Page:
When she first stepped on the scene in 1999, it became quite obvious that Christina Aguilera possessed more talent than the rest of the huge wave of teen stars that arrived in the late ‘90s. Her voice was big, and quite reminiscent of glory-days Mariah Carey. What immediately differs between the two is Christina’s desire to be seen as risky and edgy, both sartorially and musically. While her first album was safe (but well-sung) pop, her follow up, 2002’s Stripped, found Christina doing a little bit of soul, a little bit of rock, and well… a little of EVERYTHING. It was ambitious, and mostly satisfying, but was at times overlong and inconsistent.
Four years later, she’s back… with a DOUBLE album! Christina’s been touting Back to Basics as a nostalgia trip, which isn’t totally true. Although there are a few songs that pay tribute to the past, the majority of this album fits in with today’s contemporary pop/R&B. Christina’s big voice dominates all of the tracks, but she’s slowly learning the art of subtlety and only intermittently indulges in her bad habit of singing so loud and hard that she chews up all the musical scenery.
The musical touchstones that are referenced on Basics (certainly it’s beat-heavy first disc) are primarily ‘60s and ‘70s soul and funk, updated with of-the-moment hip-hop production flourishes and samples. I give Christina props just for enlisting the services of Gang Starr’s DJ Premier, certainly one of the best producers in hip-hop history. Primo’s jazzy breaks and thumping beats are perfect for Christina to ride on top of (as evidence by catchy first single “Ain’t No Other Man”), but other producers bring the goods as well. One standout track, “Understand”, is produced by Kwame (the polka-dotted hip-hop wonder of the early Nineties), and it’s a swaying slow jam that takes an unfamiliar loop and a strangely shifting musical structure and creates one of the more interesting tracks on the set.
There is a slightly autobiographical slant to this album, as it essentially reads as a long love letter to Christina‘s husband, Jordan Bratman. “Makes Me Wanna Pray” (which features Steve Winwood on organ) is one of those songs that will get you testifyin’, with a gospel feel and some soulful wailing. “Without You” is a breezy, midterm offering that sounds like a Stevie Wonder track as sung by Mariah Carey. On the opposite side of things, the stunning “The Right Man” (as featured on the Linda Perry-produced second disc), is a hushed ballad with swirling strings and Gregorian-like choral sweetening to create a fantastic (if offbeat) wedding-themed song. Perry’s side of the project is the one that takes the most risks, and also the side that is the most divergent in quality. For every track like the big-band pastiche “Candyman”, there’s a track like “I Got Trouble”, with it’s scratchy, muffled vocals. It winds up sounding more like a pastiche than a tribute to the vocalists that molded her.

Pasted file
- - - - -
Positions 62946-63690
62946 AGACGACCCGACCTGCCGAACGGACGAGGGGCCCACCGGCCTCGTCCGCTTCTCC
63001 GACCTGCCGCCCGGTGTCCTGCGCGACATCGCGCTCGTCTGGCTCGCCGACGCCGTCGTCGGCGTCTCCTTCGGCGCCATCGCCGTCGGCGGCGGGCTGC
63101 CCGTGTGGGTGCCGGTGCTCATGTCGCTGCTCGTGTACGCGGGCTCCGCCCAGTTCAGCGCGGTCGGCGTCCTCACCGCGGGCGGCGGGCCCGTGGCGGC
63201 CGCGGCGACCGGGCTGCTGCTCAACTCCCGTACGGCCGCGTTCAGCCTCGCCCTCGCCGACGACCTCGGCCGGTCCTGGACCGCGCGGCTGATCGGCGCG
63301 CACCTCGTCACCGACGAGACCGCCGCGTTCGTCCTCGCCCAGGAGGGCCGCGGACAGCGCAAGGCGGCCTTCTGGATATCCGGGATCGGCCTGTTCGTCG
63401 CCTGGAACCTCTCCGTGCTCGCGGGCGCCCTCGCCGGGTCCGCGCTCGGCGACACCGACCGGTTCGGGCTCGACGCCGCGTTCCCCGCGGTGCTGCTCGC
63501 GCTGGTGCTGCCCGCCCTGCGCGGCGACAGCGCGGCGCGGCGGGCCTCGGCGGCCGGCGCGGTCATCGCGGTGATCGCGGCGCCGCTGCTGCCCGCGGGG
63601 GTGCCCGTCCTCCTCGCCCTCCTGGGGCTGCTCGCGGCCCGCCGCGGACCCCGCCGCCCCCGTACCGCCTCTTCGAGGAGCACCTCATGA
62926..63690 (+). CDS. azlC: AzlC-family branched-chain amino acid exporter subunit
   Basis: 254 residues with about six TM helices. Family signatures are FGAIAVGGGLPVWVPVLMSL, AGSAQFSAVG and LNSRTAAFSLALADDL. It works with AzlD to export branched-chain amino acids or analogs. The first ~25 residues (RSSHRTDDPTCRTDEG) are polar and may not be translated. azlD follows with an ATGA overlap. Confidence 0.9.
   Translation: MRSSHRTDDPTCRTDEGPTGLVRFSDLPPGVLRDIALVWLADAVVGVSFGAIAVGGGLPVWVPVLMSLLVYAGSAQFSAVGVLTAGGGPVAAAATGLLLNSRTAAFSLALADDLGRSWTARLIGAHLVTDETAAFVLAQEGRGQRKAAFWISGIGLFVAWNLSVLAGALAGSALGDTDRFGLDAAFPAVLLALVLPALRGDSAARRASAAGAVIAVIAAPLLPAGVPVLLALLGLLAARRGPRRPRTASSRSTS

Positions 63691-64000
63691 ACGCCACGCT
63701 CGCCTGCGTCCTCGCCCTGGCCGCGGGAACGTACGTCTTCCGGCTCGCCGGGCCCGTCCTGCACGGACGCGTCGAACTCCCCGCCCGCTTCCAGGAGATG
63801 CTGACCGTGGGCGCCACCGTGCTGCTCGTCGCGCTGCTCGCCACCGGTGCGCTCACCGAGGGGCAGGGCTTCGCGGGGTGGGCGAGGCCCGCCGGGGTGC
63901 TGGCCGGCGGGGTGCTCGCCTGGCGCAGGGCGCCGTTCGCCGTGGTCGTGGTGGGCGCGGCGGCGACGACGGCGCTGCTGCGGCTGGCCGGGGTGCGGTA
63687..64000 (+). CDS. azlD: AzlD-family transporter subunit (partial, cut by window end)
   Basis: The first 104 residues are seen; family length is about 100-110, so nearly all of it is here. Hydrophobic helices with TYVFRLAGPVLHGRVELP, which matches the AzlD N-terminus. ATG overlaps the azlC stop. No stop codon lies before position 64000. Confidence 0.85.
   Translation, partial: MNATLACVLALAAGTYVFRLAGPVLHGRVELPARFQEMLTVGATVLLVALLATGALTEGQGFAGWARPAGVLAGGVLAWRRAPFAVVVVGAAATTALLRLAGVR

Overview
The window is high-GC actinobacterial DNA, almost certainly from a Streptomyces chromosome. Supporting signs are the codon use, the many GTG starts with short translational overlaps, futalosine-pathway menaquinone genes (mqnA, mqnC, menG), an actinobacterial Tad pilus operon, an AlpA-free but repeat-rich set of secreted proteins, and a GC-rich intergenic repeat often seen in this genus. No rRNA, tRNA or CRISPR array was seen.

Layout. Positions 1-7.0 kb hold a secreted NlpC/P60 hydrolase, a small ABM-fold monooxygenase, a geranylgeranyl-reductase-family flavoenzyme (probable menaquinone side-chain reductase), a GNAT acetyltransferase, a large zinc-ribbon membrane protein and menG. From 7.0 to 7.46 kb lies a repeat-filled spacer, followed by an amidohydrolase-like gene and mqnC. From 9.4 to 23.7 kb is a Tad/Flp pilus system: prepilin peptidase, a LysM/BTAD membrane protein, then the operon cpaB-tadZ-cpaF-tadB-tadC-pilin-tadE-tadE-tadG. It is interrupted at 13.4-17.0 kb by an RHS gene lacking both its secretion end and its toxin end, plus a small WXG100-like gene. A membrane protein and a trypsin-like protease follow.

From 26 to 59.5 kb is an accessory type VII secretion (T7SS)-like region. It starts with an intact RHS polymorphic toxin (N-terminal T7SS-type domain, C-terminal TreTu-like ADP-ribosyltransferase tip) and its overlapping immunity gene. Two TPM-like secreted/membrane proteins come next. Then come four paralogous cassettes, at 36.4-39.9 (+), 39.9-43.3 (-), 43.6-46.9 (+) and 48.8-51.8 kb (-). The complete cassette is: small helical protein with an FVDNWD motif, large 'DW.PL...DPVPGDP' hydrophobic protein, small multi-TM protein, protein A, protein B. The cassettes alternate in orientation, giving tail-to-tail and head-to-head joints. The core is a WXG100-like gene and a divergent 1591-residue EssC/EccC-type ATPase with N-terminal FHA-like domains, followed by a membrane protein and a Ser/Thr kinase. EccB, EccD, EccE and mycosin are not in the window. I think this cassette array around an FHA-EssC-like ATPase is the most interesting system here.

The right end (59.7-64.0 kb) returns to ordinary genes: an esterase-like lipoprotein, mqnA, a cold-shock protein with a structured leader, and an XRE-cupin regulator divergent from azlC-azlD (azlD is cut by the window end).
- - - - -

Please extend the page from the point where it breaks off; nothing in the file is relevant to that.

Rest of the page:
The album’s standout track ends up being the Perry-helmed ballad “Mercy on Me”. Now, while there are definitely moments of unnecessary over singing on this album, this is one of the songs where every scream, shout and moan is justified. It finds Christina leaving pop/R&B far behind for a singer-songwriter confessional worthy of Fiona Apple. While it’s obvious at some points that Christina is attempting to put herself in a class of singers (Aretha, Billie Holiday) who are way out of her league, songs like this offer a glimmer of hope that she will one day rise to that exalted level. In order to do that, however, she should probably avoid songs like “Thank You”, which was probably meant to be a sweet love letter to her fans (complete with voice mail messages left by folks who love her music), but ends up being more than a bit self-serving and egotistical.
Musically and vocally, Christina isn’t exactly where she thinks she is yet. She still shouts at times when a coo will do, and she seems to be self-involved in a way that her predecessors were not, and that can lead to occasionally bad music. However, Back to Basics is a challenging piece of pop that manages to look backwards and forward at the same time. Good taste in collaborators and a voice that has the capability to head heaven-bound all combine to make this an inconsistent, but ultimately rewarding listen.
// Sound Affects
"The man whose songs were recorded by Johnny Cash, Alan Jackson, Ricky Skaggs, David Allan Coe, The Highwaymen, and countless others succumbs to time’s cruel cue that the only token of permanence we have to offer are the effects of shared moments and memories.READ the article